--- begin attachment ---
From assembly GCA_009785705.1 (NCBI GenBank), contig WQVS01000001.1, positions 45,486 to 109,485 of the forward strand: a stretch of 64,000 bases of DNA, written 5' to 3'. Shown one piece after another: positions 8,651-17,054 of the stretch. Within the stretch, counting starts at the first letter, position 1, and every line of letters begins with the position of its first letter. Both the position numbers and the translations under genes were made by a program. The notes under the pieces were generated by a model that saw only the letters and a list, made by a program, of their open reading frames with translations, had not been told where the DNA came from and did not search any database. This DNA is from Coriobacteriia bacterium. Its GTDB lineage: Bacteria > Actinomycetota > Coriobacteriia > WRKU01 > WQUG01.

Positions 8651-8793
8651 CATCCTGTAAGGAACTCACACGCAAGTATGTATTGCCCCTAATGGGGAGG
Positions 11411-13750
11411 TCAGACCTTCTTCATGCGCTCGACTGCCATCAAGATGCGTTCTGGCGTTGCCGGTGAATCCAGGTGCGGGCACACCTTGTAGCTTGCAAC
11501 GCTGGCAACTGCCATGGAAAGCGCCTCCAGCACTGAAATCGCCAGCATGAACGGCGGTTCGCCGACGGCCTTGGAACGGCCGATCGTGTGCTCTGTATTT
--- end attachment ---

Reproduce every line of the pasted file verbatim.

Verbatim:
From assembly GCA_009785705.1 (NCBI GenBank), contig WQVS01000001.1, positions 45,486 to 109,485 of the forward strand: a stretch of 64,000 bases of DNA, written 5' to 3'. Shown one piece after another: positions 8,651-17,054 of the stretch. Within the stretch, counting starts at the first letter, position 1, and every line of letters begins with the position of its first letter. Both the position numbers and the translations under genes were made by a program. The notes under the pieces were generated by a model that saw only the letters and a list, made by a program, of their open reading frames with translations, had not been told where the DNA came from and did not search any database. This DNA is from Coriobacteriia bacterium. Its GTDB lineage: Bacteria > Actinomycetota > Coriobacteriia > WRKU01 > WQUG01.

Positions 8651-8793
8651 CATCCTGTAAGGAACTCACACGCAAGTATGTATTGCCCCTAATGGGGAGG
Positions 11411-13750
11411 TCAGACCTTCTTCATGCGCTCGACTGCCATCAAGATGCGTTCTGGCGTTGCCGGTGAATCCAGGTGCGGGCACACCTTGTAGCTTGCAAC
11501 GCTGGCAACTGCCATGGAAAGCGCCTCCAGCACTGAAATCGCCAGCATGAACGGCGGTTCGCCGACGGCCTTGGAACGGCCGATCGTGTGCTCTGTATTT